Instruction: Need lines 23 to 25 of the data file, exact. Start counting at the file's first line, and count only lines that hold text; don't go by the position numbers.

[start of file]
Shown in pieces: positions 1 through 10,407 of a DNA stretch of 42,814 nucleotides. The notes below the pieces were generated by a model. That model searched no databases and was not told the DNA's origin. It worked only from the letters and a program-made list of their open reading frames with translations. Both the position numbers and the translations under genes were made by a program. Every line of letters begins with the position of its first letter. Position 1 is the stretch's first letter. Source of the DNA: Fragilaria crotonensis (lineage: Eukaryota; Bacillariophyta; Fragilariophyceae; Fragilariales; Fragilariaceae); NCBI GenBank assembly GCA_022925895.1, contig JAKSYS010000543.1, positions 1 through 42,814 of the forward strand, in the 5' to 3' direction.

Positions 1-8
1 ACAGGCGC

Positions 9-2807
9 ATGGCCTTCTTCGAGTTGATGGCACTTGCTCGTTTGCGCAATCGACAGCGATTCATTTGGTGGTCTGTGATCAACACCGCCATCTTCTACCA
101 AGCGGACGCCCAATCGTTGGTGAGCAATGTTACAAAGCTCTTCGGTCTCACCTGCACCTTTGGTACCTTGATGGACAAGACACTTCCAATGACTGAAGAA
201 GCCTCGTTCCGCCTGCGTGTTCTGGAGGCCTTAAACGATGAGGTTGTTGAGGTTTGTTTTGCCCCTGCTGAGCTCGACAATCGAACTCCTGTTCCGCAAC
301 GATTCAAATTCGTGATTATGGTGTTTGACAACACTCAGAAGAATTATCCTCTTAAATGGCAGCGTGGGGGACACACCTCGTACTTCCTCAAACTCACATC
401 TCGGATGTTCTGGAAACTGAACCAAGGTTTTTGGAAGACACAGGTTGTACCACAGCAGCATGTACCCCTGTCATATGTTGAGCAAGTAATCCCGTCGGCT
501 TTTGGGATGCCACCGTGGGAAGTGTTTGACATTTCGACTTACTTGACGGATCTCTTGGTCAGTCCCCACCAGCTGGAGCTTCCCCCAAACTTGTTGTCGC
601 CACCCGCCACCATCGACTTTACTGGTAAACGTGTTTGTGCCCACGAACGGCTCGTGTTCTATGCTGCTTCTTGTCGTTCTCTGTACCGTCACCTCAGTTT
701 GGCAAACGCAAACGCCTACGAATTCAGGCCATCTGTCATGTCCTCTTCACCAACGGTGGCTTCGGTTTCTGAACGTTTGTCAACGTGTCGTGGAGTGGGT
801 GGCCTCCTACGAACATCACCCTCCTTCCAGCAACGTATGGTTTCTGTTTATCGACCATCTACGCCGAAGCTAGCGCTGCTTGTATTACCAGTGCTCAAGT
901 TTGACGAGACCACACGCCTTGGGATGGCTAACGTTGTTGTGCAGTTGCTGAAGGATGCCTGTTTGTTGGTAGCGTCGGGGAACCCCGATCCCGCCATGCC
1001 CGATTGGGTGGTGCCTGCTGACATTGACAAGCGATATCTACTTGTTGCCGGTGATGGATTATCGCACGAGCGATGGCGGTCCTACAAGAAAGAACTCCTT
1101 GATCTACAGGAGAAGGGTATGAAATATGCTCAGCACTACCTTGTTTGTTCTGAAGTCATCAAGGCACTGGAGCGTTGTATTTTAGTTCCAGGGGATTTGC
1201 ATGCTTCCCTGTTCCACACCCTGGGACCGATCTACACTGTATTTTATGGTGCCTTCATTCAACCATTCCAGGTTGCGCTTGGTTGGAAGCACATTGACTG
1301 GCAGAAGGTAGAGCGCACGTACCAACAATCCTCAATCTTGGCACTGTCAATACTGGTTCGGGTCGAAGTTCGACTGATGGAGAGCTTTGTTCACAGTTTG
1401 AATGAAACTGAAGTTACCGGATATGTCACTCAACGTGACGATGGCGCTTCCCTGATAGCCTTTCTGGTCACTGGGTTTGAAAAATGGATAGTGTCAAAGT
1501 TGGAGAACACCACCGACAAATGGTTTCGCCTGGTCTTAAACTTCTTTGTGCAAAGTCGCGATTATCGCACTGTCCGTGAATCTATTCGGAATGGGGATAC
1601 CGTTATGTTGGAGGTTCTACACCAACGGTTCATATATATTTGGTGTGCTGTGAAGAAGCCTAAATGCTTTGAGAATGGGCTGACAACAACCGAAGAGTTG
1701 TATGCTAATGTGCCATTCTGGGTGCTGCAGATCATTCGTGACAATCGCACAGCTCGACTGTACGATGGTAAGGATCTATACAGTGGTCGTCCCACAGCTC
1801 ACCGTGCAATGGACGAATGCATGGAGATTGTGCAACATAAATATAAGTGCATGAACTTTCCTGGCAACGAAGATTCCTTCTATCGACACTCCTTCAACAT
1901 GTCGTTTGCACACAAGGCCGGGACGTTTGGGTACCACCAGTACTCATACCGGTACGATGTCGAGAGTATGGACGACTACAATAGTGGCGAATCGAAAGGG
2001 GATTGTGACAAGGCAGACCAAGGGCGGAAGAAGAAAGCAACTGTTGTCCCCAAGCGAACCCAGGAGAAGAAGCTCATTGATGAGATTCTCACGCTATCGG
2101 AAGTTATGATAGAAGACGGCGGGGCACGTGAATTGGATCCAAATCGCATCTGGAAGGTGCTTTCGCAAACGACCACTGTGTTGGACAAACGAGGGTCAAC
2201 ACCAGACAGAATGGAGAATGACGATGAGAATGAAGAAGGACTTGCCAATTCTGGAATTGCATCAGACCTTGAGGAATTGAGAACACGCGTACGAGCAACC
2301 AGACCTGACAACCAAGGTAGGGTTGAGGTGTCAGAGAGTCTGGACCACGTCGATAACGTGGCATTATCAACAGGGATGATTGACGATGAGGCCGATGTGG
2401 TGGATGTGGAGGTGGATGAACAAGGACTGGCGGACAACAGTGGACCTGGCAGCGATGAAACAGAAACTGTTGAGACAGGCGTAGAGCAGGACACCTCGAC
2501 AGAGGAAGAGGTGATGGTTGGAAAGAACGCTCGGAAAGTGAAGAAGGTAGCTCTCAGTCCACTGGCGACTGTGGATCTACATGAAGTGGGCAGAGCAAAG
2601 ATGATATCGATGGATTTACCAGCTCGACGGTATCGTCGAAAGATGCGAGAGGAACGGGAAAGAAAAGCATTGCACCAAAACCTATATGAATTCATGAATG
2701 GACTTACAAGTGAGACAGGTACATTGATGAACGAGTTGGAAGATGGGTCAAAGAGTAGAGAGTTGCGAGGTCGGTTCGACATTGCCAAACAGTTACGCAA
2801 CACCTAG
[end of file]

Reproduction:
1801 ACCGTGCAATGGACGAATGCATGGAGATTGTGCAACATAAATATAAGTGCATGAACTTTCCTGGCAACGAAGATTCCTTCTATCGACACTCCTTCAACAT
1901 GTCGTTTGCACACAAGGCCGGGACGTTTGGGTACCACCAGTACTCATACCGGTACGATGTCGAGAGTATGGACGACTACAATAGTGGCGAATCGAAAGGG
2001 GATTGTGACAAGGCAGACCAAGGGCGGAAGAAGAAAGCAACTGTTGTCCCCAAGCGAACCCAGGAGAAGAAGCTCATTGATGAGATTCTCACGCTATCGG